Last week we explained that God is the King/Sovereign of the world. For the people of Israel particularly this name or attribute with which we refer to God, “King” is very significant because we consider ourselves His loyal subjects, the ones who obey His mitsvot, or commandments (See below in blue).
But there is another reason why we call HaShem “King”, as I will now explain .
Our Rabbis established the recitation of Berakhot (blessings) when we eat something, or when we enjoy a pleasant scent or when one sees something special. These latter blessings are known as Birkot haReiya, the blessings recited when someone sees something that makes him happy, for example, “shehehiyanu” when seeing a friend or a loved-one we had not seen for over a month, or when seeing a special natural phenomenon, and also when we see a prominent Sage of Israel or a Monarch, a king, Jew or gentile.
The berakha we say when seeing a (gentile) King is “shenatan mekebodo lebasar vadam” “Blessed are You HaShem Who bestowed a human being a fraction of His honor”. Now, what kind of Monarch would qualify for this Berakha? What happens for example with the King of Spain and Belgium, who do not have today the supreme authority a King used to have? Will this blessing be still said for these monarchs, who have a rather symbolic and representative power? The answer is that “the blessing of the King” would be said only upon seeing a King who has jurisdiction over the lives of his subjects. A Sovereign with the authority to decree the death sentence or to pardon a citizen condemned to death. Without judging the merits of that King, it is this supreme authority, the authority over the lives of his subjects, what would define this individual as an authentic King.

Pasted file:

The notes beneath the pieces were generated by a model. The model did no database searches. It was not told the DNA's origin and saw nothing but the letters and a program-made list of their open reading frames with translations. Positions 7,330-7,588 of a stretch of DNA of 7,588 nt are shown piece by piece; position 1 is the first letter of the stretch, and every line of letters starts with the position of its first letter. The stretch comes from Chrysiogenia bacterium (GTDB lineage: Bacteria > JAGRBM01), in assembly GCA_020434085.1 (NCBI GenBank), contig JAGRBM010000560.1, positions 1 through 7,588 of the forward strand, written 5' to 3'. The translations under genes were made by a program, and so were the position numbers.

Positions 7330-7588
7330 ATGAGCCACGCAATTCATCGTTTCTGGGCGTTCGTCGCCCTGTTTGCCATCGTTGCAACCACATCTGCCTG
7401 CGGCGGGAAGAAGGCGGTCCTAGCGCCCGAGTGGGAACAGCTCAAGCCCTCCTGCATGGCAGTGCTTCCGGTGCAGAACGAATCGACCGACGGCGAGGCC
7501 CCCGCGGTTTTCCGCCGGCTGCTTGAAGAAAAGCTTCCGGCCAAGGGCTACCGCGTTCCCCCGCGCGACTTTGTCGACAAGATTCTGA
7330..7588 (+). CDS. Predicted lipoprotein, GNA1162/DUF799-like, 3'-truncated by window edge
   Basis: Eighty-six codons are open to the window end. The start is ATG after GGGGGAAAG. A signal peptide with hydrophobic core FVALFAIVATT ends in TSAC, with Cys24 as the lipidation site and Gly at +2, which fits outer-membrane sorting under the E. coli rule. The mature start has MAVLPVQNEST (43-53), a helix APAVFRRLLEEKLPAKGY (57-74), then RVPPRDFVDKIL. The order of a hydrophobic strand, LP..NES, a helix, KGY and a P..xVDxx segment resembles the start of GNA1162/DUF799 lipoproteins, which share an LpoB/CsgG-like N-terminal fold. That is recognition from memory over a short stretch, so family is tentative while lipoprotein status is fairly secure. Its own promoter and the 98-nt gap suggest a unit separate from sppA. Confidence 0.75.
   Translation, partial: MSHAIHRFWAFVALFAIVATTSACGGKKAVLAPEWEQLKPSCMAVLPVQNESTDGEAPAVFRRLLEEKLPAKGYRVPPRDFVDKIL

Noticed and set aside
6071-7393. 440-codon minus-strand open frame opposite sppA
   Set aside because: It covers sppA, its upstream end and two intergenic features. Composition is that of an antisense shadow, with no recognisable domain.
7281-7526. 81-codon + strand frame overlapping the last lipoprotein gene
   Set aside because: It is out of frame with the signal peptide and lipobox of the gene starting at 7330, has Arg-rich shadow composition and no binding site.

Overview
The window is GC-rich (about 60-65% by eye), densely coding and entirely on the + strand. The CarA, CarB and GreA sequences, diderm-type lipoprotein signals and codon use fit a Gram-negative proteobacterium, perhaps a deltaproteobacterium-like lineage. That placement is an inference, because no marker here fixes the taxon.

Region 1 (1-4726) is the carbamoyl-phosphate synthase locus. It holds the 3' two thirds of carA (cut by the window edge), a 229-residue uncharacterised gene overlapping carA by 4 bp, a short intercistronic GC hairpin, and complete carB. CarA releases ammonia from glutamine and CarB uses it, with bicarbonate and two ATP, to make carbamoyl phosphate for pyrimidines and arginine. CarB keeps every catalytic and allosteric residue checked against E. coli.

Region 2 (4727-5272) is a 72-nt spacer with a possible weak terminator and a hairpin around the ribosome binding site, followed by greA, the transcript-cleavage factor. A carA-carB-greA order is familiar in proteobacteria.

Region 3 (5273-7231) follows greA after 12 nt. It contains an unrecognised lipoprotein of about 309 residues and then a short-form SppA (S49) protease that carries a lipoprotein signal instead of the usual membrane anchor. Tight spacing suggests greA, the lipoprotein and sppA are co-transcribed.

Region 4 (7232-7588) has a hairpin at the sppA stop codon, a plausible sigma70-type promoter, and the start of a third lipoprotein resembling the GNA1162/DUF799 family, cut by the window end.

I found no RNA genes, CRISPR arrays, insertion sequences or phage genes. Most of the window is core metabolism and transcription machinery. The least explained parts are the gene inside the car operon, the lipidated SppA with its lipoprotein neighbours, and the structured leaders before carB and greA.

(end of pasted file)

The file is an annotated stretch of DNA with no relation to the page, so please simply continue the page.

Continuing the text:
Now, we can better understand what do we mean when we refer to God as KING, particularly in our Tefilot (prayers) of Rosh HaShana and Yom Kippur. When we call HaShem “King” we recognize that our lives, the continuity of our existence, is in the hands of God. In fact, every time we say “melekh” we should assume our inescapable mortality (which we usually tend to forget) and our total dependence on the kindness of HaShem, Who has the last word over the continuation or the immediate interruption of my life. This idea, far from bring us fear, should help us to better appreciate every moment of our lives.
The word Melekh, understood in this sense, is very relevant for Rosh HaShana and Yom Kippur, because that is when our lives are judged and God, the Supreme Judge and King, issues His veredict.
Rabbi Akiba formulated a liturgical combination of two words, with reference to HaShem, that manifest two opposite ends: “Abinu , Malkenu” (Our Father, our King). Abinu, as already explained, means that HaShem is our Father/Progenitor, the One who gave us our lives. While Malkenu expresses that our lives are in His hands, and that HaShem is the Supreme King with the authority and the possibility to interrupt our existence at His will. “Abinu Malkenu” reminds us that our life is a gift from God, from the beginning to the end.